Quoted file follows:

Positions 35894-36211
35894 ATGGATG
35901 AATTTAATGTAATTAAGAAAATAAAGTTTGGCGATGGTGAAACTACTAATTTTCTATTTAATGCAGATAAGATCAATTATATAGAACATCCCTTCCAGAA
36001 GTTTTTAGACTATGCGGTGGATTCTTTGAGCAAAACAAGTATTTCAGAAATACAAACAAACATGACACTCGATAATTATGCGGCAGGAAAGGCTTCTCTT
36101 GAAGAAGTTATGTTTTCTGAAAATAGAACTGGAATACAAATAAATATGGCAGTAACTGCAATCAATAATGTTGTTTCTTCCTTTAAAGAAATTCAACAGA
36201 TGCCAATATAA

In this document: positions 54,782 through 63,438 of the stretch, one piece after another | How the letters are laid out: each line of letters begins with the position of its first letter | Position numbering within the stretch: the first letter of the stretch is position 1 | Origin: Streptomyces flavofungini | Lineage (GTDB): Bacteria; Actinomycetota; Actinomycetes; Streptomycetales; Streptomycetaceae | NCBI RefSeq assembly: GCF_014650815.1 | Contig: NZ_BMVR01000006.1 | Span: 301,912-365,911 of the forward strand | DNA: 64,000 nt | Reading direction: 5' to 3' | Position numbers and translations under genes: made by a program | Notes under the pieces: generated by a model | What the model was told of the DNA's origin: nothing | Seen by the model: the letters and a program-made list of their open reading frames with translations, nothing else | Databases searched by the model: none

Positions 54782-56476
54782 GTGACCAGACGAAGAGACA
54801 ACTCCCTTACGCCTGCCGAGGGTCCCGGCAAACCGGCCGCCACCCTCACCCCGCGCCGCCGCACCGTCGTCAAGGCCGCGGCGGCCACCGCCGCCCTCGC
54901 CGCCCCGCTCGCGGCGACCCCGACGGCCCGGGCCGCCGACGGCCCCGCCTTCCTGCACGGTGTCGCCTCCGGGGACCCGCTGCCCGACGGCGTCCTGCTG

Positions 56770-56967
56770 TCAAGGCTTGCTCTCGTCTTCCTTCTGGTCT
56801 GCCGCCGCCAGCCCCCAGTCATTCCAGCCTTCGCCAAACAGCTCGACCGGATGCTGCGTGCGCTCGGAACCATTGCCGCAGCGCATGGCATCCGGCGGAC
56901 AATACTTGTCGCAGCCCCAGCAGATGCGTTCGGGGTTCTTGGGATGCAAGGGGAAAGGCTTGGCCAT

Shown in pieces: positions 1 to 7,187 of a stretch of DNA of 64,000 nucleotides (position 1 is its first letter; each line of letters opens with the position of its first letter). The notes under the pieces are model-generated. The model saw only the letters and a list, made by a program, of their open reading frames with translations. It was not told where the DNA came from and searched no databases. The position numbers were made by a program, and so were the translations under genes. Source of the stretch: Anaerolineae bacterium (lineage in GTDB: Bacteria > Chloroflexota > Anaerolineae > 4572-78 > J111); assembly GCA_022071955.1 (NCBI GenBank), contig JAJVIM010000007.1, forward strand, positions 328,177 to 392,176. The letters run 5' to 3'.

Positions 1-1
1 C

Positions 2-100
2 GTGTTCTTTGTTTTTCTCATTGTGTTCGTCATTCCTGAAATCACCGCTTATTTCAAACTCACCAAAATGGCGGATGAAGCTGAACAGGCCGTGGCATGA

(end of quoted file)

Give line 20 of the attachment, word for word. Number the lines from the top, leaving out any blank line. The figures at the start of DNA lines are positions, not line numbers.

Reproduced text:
2 GTGTTCTTTGTTTTTCTCATTGTGTTCGTCATTCCTGAAATCACCGCTTATTTCAAACTCACCAAAATGGCGGATGAAGCTGAACAGGCCGTGGCATGA